Merry Christmas, USC: You’re getting one more year of Matt Barkley
For starters, he’ll open next season as the runaway favorite for the Heisman Trophy, with every USC passing record in his sights after a blistering finish to the 2011 campaign. He’ll succeed Luck as the undisputed No. 1 prospect in the 2013 draft, and enjoy the fruits of being the 21-year-old Face of College Football in Los Angeles.
I take no position on this. As Tim Tebow would say, "I don't know what's in his heart."
Money? The NFL? A Barkley craves not these things.
Mora: So-called tradition stops here
Jim L. Mora found out about the first one at UCLA - where seniors “go over the wall” to skip a day of practice - and he’s not happy about it. In fact, he made it very clear it’s one tradition that will stop the day he starts. “It’s completely unacceptable and it will not be part of the program going forward,” he said. “It’s a privilege, not a right to play football for the UCLA Bruins. With the commitment you make when you sign on to play here, comes a commit to do what’s asked of you by your coaches on a daily basis. I can just tell you, in no uncertain terms, that that tradition will no longer be a part of tradition going forward.”
Now I know why Rahim Moore has been experiencing problems. It's all because of this insidious "over the wall" thing!
Why so serious, Jim? I realize Senior Skip Day is a slippery slope--skip a day of practice here, and eventually, we'll find you in an alley with a needle sticking out of your arm--but isn't it enough to simply end the tradition and move on? Is there really the need for the over-the-top rhetoric? It's not like we're talking about a whole team of Maurice Claretts. Just end it and it's done. There are bigger fish to fry. Pete Carroll didn't make USC into a powerhouse by getting all hardcore. He did it by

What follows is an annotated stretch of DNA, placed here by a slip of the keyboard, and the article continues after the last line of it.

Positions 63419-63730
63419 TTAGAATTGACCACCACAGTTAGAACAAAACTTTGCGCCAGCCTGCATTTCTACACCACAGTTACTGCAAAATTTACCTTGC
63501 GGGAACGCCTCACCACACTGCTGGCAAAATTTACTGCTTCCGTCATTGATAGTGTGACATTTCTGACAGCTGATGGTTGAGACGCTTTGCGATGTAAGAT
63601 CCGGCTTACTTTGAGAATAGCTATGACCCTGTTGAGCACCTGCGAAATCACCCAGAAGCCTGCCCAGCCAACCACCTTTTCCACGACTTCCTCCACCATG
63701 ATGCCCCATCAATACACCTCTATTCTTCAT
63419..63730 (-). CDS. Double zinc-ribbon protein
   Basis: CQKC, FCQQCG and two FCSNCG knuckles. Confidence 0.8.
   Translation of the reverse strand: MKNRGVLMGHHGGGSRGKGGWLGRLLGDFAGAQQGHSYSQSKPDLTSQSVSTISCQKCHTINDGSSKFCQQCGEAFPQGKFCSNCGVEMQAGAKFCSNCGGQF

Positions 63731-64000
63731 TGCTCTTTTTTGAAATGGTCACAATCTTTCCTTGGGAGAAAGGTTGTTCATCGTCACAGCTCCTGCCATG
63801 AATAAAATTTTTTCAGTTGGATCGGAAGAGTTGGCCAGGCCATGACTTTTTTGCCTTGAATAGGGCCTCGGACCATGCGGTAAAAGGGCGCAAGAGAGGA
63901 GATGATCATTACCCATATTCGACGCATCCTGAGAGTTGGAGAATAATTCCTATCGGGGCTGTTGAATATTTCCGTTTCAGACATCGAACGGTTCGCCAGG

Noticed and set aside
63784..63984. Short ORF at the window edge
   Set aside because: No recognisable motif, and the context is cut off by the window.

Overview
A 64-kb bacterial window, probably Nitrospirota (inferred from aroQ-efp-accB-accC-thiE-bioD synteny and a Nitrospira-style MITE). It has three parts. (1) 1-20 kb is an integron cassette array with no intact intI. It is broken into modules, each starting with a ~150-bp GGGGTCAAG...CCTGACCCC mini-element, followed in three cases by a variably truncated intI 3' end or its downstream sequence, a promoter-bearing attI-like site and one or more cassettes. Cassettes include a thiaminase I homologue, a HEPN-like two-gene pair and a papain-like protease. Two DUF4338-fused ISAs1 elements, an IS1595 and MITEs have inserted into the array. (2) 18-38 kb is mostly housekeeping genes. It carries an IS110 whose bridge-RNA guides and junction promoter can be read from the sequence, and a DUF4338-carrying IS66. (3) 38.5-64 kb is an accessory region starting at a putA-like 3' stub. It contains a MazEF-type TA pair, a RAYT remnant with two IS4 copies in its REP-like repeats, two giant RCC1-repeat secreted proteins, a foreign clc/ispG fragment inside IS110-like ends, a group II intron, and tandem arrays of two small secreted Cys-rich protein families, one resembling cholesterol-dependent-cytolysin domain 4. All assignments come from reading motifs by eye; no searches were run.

violating NCAA rules building strong relationships with his players.
I predict Mora is gone in three years. He's proven before that he knows how to misapply the tough-guy shtick. I'm just glad he didn't accept John Fox's offer to become defensive coordinator of the Broncos.
Denver Broncos Respond To Petition For Team To Produce 'It Gets Better' Video
“The Denver Broncos are committed to tolerance, acceptance and respect for all in the community,” said Smyth. “The National Football League is currently working with USA Network on its ‘Characters Unite’ campaign combating prejudice and intolerance, and our organization is in full support of that movement to help raise awareness for this very important cause.” Smyth declined to provide a specific comment on It Gets Better.
Although it's disappointing that the NFL and the Broncos won't support or even comment on It Gets Better, it's great to hear the league is working with USA Network's campaign to promote tolerance and fight discrimination in all forms. I hope it's not an empty promise from Smyth and the Broncos/NFL, because Characters Unite doesn't appear to have the sharpest of teeth to it - they've only put out two press releases in all of 2011, there are zero corporate entities on their list of official partners, and they haven't updated their Facts & Statistics page in over a year.
Packers are the real America's team
22% of voters say the Packers are their favorite team in the NFL to 11% for the Cowboys, 8% for the Bears, Giants, and Steelers, 7% for the Saints, 6% for the Patriots, 4% for the Redskins, and 2% for the Jets. 24% say someone else is their favorite team or that they don’t have a favorite. Tim Tebow, as expected, edged out Eli Manning (12 percent) and his brother Peyton (10 percent) for the title of America’s most popular quarterback. Tom Brady, Drew Brees and MVP favorite Aaron Rodgers finished next, with 6 percent of the vote.
I'm filing this under "Another reason John Elway should give Tebow more time." Put aside wins and losses (I know it's hard) and put aside what you think might happen at quarterback. Simply imagine you are Joe Ellis. Imagine you're concerned about the short-term (3-5 years) monetary situation of the Denver Broncos. Imagine your market research tells you that you've got the most popular quarterback in America--so popular in fact, the entire state of Florida liked you on Facebook, DJs on Air 1 Radio (yeah, I listen, I'll admit it) are converting thousands each day to the orange and predominantly blue, and even Randall Cunningham is--as we speak--telling everyone in the Greater Las Vegas area to pray for Tebow. What are you going to do?
Wins? Losses? Tebow's the guy with the
gun audience. He's a 240-pound mint. I'd be inclined to have a sitdown with John Elway and give him some lessons in the time value of money.
Study Links Winning Football and Declining Grades